Interaction with others, fellow human beings, is generally valuable, and the more so the deeper your relationship with them is already. We spend time with our lovers and friends, our children and parents, and the mere being together with them has some value: it's their presence, interacting with them, that makes a difference from other occupations (such as being at work, talking to relative strangers).

Absence, the inverse of presence, seems to have a corresponding negative value. But where do either valuations come from? In what sense is presence as such desirable? (It's not so difficult to see why it is their presence, rather than that of others, that we care about. But exactly how valuable is direct presence, and why?) It seems that it is not merely a matter of quantity, that the value we see in the presence of those we care about does not scale with its duration: it's not necessarily so that being together for a longer time is therefore already more valuable. And a relationship can be healthy and deep even over long periods of absence, be it punctured with small phases of being with each other, or even entirely without them. (Of course, relationships often cool down and even vanish after some time without any contact at all; it's a tricky question whether that is because the relationship wasn't so deep, then, after all, or whether its value has legitimately changed over time and thus has been reduced normally.)

From all this it seems that it's not presence or absence as such which have value: they're merely containers for what is actually important (and it doesn't even depend on the size of the container how we value their contents). And in the case of absence, it's not something bad in itself that's in the container, but a deprivation of something good: your life over these periods is lacking something that would be valuable if you just had it.

The presence of any one person in your life is an external, depends on external influences (influences, that is, which we cannot control). Certainly, it is up to us, to some degree, to nurture our relationships; not doing so is a neglect that invariably results in a reduced quality of our lives. (This comes to be felt most severely when we lose someone permanently; but it is clear enough also in the case of simple absence, which is characterized by some good chance to meet the respective person once more, get closer again to her or him.) The vagaries of life, however, tear us apart from those we care about often enough without leaving us a chance to prevent it. It may be for a few hours every day, or for a few days every once in a while, very much depending on your life's setup — usually this sort of absence results from the demands of professional life. It may be for long uninterrupted periods, such as when our children leave home for some distant place to live and work there. Periods of absence of these sorts we simply have to accept.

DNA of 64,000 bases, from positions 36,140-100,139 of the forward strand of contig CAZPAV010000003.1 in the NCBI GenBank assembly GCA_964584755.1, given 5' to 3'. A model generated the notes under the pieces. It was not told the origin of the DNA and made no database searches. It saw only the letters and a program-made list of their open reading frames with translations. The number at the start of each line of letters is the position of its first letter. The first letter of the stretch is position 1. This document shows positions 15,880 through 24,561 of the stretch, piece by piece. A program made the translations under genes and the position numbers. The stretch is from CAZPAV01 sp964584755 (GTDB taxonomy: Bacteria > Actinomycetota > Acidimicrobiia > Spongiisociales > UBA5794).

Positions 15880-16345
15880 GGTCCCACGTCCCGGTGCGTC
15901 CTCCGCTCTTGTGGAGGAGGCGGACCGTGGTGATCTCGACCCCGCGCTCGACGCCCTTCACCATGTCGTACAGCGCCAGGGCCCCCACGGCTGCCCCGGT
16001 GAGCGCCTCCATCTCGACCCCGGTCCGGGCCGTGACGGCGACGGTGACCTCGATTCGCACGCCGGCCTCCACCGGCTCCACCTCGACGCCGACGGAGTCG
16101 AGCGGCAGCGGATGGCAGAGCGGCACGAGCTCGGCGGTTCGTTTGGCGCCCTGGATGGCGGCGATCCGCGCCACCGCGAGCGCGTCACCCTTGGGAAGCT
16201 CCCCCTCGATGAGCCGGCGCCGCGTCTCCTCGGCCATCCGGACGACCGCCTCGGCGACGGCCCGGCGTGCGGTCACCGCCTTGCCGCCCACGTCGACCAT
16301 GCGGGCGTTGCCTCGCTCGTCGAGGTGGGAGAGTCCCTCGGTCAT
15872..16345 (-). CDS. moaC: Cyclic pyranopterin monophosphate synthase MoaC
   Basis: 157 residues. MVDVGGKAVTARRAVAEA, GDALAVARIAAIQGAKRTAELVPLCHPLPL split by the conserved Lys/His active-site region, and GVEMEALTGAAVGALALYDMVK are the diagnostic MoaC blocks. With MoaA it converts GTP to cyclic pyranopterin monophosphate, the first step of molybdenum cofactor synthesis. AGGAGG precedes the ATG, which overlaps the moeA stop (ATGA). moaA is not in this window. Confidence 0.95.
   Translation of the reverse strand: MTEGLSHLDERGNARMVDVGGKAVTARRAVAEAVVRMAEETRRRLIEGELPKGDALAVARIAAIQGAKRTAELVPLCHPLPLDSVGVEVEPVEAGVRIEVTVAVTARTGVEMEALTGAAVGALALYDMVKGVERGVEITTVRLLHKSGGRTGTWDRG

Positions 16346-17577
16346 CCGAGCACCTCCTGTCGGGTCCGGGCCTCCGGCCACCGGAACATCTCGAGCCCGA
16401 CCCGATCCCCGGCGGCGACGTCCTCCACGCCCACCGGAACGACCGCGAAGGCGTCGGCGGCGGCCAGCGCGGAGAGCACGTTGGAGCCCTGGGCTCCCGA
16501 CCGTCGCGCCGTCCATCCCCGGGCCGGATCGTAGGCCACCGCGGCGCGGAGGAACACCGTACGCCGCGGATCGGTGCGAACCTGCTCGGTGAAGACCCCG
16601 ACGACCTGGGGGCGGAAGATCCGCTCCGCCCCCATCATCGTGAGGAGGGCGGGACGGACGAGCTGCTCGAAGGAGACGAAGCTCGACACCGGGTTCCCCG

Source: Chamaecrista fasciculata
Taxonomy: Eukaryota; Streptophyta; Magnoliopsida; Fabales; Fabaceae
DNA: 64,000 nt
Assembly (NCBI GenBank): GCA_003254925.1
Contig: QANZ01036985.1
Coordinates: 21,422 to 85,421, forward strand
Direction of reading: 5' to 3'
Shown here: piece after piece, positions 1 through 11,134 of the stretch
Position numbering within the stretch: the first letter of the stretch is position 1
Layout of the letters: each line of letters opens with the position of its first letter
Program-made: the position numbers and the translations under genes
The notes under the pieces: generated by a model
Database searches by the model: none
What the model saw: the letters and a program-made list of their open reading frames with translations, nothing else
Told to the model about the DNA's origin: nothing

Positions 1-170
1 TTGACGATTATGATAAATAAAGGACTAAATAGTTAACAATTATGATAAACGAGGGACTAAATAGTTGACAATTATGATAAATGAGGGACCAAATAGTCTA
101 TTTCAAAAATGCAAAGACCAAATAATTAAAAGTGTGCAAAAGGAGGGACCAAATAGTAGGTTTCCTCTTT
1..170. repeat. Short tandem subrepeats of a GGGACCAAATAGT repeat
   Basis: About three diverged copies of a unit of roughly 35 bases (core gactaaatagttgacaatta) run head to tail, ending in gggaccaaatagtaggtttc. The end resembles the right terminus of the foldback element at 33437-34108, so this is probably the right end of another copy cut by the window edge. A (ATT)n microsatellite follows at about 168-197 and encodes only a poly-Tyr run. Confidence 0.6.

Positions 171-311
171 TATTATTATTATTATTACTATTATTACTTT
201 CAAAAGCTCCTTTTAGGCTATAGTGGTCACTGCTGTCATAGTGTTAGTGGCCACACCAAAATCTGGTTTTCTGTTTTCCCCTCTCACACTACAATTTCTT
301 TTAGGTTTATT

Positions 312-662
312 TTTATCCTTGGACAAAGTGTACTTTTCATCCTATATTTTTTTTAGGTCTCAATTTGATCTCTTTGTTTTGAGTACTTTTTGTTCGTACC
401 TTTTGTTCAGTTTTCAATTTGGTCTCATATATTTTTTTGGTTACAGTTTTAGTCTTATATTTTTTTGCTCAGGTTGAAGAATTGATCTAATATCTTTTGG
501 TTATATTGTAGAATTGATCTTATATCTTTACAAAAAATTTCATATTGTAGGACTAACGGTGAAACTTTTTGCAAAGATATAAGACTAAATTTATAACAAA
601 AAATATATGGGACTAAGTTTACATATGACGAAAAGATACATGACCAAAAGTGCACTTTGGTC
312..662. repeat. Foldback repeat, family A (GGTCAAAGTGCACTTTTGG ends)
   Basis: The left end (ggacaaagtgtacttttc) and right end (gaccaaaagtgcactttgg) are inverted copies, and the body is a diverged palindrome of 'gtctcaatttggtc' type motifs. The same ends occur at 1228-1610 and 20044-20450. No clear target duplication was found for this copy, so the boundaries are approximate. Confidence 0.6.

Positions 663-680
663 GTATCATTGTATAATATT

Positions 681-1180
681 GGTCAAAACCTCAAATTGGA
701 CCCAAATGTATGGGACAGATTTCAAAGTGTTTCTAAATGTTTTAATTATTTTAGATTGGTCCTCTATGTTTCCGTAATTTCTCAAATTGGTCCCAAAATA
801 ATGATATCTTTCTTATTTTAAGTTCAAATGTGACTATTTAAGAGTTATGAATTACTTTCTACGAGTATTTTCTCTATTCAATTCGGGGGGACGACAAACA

Absence, I have said, is a deprivation: you're not able to enjoy something that you might have enjoyed (if circumstances had been different, presumably). And although it is something dispreferred, it's not bad in a strict sense: it's something that depends on external fortune, on events and circumstances you can't control; in all situations which you can control, it would be less than excellent, to say the least, for you to act in a way that causes a deprivation of that sort to both you and your loved ones. What is bad in these cases, of course, is not the deprivation as such, but that you've produced it by our actions, or at least that you've let it happen and be. (Acting so as to deprive yourself of some good thing means to act in a way that harms you, reduces your fortunes; it's unwise, and acting unwise is something bad — especially if it becomes a habit.) On the other hand, a deprivation caused by external events you can't control, or often even influence, wouldn't actually be bad in that sense. Certainly, you disprefer it; and that precisely means that if you could control and influence, you would, or at least should, do as much as possible, as much as you can, to prevent such deprivation. But if, as per hypothesis, you can't, then in your actions there is nothing bad. Mere external happenings don't count as bad (or good) — for good and bad are that which makes your life more or less a good one, one worth living, and one worth having lived. (And what else could count as a criterion here?)

(Note that this does not merely include what you think is good, what feels good, at a given moment — the criterion is whether what you do actually is good: and that is not exhausted by your subjective perspective on things; for instance, it will certainly include the good of other people as well as your own, and in particular that of your loved ones.)

Absence of those we care about is not in itself bad; it's what you haven't done about it that makes it so — if there was anything you could have done. If not, then there's no point in whining (or complaining). In any case, and fortunately, there are always plenty of occasions where you can do something to enrich and deepen your relationships. Take care.
Copyright © 2007-2012 by Leif Frenzel. All rights reserved.